“If you don’t know your past, you don’t know your future.”
When Phish steps into the next stage of their career in a little more than a month, they are bound to discover new styles of musical expression. With a foundation year behind them, one would imagine that Phish will start down the path of reinvention this summer, forging a new sound for 2010. As the band evolves, and their music takes new forms, they will incorporate elements of their past endeavors, a trend throughout their history. Building upon the previous year’s stylistic successes from their onset through Summer 1996, Phish hit the reset button in Fall ’96, beginning a completely new evolutionary arc for the late ’90s.
When re-listening to 2009, one quickly notices that Phish’s musical high points were truly sublime, with several jams that can hold their own among highlights from any era. And when listening more closely to the band’s playing through the year, one can identify elements from each of the band’s evolutionary periods throughout their career. Incorporating all the styles of their career into the building blocks for the future, 2010 will be a year that not only springboards off 2009, but every phase of the band’s career.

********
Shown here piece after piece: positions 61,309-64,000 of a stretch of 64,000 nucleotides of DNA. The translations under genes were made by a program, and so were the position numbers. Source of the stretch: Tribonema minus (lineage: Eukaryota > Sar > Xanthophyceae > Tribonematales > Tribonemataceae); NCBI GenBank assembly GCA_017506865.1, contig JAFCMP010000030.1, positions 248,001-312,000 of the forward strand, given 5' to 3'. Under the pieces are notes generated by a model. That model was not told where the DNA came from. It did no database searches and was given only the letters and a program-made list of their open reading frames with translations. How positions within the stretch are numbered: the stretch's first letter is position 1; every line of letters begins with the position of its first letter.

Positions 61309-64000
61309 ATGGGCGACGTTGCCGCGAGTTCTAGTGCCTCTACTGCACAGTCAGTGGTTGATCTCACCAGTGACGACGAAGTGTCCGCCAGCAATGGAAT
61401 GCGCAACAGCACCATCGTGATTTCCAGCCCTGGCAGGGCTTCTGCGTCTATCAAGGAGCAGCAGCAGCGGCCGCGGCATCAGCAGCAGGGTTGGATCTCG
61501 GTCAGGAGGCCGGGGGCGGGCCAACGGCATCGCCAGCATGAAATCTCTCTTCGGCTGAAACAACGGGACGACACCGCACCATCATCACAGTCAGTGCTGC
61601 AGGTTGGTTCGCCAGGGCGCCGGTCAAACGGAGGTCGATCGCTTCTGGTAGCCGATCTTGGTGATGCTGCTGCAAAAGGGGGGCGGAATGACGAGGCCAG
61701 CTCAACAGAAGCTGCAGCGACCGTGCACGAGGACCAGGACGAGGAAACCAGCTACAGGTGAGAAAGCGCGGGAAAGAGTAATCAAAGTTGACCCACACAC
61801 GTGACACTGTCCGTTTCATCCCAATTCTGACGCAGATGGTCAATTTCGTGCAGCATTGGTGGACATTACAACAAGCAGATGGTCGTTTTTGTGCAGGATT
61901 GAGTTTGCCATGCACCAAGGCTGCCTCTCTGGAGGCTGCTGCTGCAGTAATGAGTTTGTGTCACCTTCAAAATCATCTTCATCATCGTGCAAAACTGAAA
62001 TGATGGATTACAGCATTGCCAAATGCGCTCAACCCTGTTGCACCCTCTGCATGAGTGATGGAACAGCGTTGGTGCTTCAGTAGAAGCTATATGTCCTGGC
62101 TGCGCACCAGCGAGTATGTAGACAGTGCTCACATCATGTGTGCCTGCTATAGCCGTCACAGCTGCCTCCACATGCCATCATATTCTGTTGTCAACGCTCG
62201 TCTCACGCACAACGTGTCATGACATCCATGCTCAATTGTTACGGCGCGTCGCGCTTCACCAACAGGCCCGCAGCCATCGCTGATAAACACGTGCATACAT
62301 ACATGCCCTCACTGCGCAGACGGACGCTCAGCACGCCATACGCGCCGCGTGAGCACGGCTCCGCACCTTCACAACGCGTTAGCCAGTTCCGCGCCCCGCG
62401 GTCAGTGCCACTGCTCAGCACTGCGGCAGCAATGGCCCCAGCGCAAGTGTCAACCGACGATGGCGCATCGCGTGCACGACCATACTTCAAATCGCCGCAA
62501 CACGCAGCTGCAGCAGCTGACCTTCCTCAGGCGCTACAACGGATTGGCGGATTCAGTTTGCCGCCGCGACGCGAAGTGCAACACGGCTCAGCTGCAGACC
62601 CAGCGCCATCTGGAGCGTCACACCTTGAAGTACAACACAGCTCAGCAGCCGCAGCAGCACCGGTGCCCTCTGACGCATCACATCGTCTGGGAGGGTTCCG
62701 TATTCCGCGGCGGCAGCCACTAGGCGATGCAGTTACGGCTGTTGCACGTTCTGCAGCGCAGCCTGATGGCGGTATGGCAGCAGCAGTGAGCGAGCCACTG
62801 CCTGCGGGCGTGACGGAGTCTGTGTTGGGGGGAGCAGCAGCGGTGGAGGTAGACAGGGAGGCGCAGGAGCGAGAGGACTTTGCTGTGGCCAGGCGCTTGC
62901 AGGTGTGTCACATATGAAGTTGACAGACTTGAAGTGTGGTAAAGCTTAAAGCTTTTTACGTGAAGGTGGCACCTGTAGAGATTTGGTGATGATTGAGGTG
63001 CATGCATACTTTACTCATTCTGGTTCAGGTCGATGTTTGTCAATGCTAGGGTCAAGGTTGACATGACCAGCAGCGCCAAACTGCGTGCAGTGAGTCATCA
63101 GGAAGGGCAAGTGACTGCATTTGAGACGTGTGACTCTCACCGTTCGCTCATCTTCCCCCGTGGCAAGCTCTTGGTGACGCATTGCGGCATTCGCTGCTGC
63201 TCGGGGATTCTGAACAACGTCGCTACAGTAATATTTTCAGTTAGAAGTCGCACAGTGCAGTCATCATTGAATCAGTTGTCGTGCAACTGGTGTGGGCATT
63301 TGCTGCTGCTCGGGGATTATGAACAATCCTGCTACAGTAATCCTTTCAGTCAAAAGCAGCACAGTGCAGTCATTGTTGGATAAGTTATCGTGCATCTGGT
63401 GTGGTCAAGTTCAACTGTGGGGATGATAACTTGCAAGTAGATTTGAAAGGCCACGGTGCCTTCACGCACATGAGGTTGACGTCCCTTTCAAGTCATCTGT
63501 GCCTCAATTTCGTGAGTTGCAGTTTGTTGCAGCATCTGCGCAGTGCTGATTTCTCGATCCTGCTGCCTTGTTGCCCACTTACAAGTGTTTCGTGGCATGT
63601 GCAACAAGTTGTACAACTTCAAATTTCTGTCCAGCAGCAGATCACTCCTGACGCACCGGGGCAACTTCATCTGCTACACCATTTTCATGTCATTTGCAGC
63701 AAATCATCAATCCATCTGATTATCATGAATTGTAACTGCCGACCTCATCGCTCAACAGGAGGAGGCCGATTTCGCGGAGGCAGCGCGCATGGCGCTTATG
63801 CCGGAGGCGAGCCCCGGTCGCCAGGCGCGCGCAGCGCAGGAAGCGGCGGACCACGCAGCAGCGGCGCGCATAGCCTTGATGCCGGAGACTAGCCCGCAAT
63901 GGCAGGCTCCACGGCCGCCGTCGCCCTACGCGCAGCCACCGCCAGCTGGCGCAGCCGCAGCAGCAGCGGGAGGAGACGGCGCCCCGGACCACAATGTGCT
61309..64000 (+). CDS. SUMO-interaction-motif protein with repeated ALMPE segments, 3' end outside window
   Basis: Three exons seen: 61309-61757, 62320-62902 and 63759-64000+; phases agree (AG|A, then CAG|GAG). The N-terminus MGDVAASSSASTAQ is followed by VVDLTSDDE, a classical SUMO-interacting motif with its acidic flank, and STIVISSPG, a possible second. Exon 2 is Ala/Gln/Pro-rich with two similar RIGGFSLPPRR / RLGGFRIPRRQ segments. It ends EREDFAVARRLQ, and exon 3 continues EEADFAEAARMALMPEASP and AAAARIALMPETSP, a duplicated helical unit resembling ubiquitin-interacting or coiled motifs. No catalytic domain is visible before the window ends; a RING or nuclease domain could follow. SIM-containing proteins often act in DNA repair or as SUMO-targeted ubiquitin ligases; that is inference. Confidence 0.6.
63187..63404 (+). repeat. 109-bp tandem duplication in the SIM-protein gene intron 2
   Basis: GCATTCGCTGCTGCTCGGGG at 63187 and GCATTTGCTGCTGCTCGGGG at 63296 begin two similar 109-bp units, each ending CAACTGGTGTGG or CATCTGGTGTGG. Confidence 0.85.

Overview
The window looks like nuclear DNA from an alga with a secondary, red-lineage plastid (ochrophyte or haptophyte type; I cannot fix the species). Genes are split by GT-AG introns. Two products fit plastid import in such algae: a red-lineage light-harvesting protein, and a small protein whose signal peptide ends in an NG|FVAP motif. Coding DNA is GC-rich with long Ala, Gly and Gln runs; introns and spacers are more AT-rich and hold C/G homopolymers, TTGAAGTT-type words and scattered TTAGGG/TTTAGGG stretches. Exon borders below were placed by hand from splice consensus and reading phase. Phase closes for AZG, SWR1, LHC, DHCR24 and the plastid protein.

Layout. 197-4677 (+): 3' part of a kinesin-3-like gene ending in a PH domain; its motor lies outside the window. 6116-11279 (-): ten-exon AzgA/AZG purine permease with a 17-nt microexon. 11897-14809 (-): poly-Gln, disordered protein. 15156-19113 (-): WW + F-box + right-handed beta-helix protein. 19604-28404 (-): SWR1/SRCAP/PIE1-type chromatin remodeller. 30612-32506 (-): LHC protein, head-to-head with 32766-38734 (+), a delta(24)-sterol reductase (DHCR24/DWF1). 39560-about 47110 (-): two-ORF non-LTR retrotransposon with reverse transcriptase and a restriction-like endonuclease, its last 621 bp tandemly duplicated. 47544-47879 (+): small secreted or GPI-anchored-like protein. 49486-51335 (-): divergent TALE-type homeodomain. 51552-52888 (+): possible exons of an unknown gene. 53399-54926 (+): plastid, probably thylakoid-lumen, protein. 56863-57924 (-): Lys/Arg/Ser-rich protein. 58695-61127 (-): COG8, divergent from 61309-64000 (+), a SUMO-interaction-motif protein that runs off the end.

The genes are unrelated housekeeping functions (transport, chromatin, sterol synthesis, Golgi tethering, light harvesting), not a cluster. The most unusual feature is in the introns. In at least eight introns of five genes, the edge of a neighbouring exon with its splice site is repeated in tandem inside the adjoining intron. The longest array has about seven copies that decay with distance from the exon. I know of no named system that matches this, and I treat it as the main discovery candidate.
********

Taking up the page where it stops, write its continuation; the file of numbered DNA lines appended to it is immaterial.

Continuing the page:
Starting off last year with a focus on straight-forward jamming, Phish came out of the gates conservatively, making sure they had their footing before trying to run. However, one element of their playing stood out right from the beginning of Hampton – their precise execution of composed sections, as well as their full compositions. Turning their glaring weakness of 2.0 into an immediate strength of 2009, Phish opened the era with two of their most complex pieces in “Fluffhead” and “Divided Sky.” Evoking memories of the early-’90’s, when Phish ran through fugues like wind-sprints, their precision and prowess on their multi-part compositions stood out all year long. The complex sections of their larger pieces also became revitalized as the year wore on, and tackling the openings of pieces like “Reba,” “YEM,” and “Bowie” became second nature. Sure, there were speed bumps along the way, but Phish’s precision and accuracy became a strong suit in 2009.